“The spirit of Clovia began in 1930 with a handful of women who shared the same ideals and the warm bonds of fraternity and friendship. It has continued and grown through the years, involving many women across the nation in its bonds of sisterhood. Every young woman who becomes a Clovia pledge, an active, then an alum, creates a continuous, living testimony to the ideals of its beginnings, is writing the history of Clovia.”
Alpha of Clovia’s History
Throughout the year 1930, some of the prominent former 4-H women attending Kansas State College at Manhattan, Kansas held private meetings in their various rooms. These meetings strengthened their ties of friendship and they discussed their dreams of a social organization for former 4-H women.
During the summer of 1931, definite plans were made for these women to live together in a house in Manhattan. They organized on a cooperative basis by sharing the work and bringing items from home to reduce costs. Thus, Clovia was officially started September 7, 1931.
Alpha of Clovia Charter Members:
Alpha of Clovia Scholarship House link:
Beta of Clovia’s History
In 1937, the National Rural Youth Conference was held at Kansas State College and the organized houses entertained women from other schools in their chapter houses. Two Minnesota women, Audrey Fox and Ardes Shulstad, were entertained at Clovia and returned to the University of Minnesota with the dreams of establishing a similar organization.
Beta of Clovia’s first meeting was October 26, 1937. During the winter, the group drew up a constitution with the help of William Dankers. On February 24, 1938, the Senate Commmittee of the University of Minnesota formally accepted the constitution. The group was officially recognized as Sigma Phi Eta. One of the important objectives for Clovia was fulfilled in the fall of 1939, when a cooperative house was established at 1506 Raymond Avenue.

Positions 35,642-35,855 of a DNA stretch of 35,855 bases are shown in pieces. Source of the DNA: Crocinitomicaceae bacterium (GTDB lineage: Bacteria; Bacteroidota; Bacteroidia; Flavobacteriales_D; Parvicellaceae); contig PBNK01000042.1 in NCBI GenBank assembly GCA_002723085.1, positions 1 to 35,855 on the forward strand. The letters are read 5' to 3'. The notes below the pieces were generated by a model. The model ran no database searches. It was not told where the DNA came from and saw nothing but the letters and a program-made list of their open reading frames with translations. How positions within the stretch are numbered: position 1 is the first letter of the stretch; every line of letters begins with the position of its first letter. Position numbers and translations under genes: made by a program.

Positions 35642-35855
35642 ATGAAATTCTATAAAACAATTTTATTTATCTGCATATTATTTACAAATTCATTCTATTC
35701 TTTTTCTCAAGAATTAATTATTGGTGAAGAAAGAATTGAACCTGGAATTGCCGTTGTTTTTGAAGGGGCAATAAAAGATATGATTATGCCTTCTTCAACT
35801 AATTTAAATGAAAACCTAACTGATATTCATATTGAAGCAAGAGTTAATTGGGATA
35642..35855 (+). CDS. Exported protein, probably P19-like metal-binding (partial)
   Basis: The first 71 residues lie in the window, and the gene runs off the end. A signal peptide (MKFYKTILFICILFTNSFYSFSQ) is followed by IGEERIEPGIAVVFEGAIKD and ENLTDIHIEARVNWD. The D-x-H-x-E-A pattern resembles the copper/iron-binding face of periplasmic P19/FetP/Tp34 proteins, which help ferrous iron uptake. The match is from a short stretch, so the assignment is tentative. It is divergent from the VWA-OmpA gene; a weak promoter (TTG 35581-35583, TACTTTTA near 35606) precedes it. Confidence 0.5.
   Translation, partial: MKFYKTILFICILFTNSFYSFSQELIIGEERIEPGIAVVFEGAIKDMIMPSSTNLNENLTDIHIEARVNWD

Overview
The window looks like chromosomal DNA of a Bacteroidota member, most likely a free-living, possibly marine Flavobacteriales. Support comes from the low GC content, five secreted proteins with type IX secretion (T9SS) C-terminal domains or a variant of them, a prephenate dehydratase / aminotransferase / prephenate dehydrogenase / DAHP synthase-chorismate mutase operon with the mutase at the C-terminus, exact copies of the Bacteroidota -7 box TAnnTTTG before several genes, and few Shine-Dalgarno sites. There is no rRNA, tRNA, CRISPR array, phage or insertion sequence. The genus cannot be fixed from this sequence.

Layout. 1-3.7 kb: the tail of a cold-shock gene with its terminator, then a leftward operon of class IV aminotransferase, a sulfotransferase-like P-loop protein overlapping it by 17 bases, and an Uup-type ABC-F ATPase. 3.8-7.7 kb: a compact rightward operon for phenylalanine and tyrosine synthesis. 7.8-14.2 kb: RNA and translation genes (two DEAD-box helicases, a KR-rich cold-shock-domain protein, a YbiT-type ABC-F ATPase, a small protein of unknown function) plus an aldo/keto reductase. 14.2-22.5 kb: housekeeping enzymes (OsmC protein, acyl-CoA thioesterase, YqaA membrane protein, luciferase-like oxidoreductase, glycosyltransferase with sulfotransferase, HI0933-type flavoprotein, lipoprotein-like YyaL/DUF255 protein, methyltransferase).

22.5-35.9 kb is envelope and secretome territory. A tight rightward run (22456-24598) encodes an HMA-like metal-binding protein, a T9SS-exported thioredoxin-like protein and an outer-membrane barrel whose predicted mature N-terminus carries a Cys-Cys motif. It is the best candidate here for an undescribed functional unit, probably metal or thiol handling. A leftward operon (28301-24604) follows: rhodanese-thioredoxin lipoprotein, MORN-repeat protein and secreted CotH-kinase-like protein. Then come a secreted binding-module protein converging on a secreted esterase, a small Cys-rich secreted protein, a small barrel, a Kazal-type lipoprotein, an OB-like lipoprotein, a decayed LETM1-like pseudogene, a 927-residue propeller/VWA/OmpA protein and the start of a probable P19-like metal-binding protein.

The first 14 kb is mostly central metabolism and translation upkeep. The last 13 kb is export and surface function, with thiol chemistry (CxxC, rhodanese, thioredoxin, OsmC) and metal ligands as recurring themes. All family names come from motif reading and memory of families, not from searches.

Representatives from Alpha of Clovia visited the University of Minnesota campus on May 7, 1939. At this time, Sigma Phi Eta was installed as the Beta Chapter of Clovia and the National Association of Clovia was founded.
Beta Chapter Charter Members:
Beta of Clovia rented the house at 1506 Raymond Avenue during the 1939-1940 school year. Ten women and a housemother established cooperative living there. In September of 1940 through the assistance of the Minnesota Farm Bureau and Mildred Schenck Harrington, the Alumnae Beta Chapter bought the property located at 1502 Raymond Avenue for $8,000.
On October 26, 1939, Student Affairs Committee accepted the National and the revised Chapter Constitution. The group was officiall recognized as the Beta Chapter of Clovia at the University of Minnesota, instead of Sigma Phi Eta.
During 1957, the house was completely remodeled. The house legally belongs to the Alumnae chapter, as they are in an incorporated organization.
In the spring of 1978, the alumnae chapter purchased an apartment building, 1499 Cleveland Avenue, for $80,000. Clovia East accommodated eight women in the upper two floors, and a resident manager in the garden apartment, where Verna Mikesh resided throughout Clovia’s ownership of the building. Clovia East was sold for $130,000 in the fall of 1989.
The house at 2067 Carter Avenue was purchased from Gamma Omicron Beta on July 6, 1989 after their chapter disbanded. It was purchased for $185,000, including $10,000 for furnishings. The house at 1502 Raymond was sold for $112,000. The actives moved to Carter Avenue on July 22, 1989.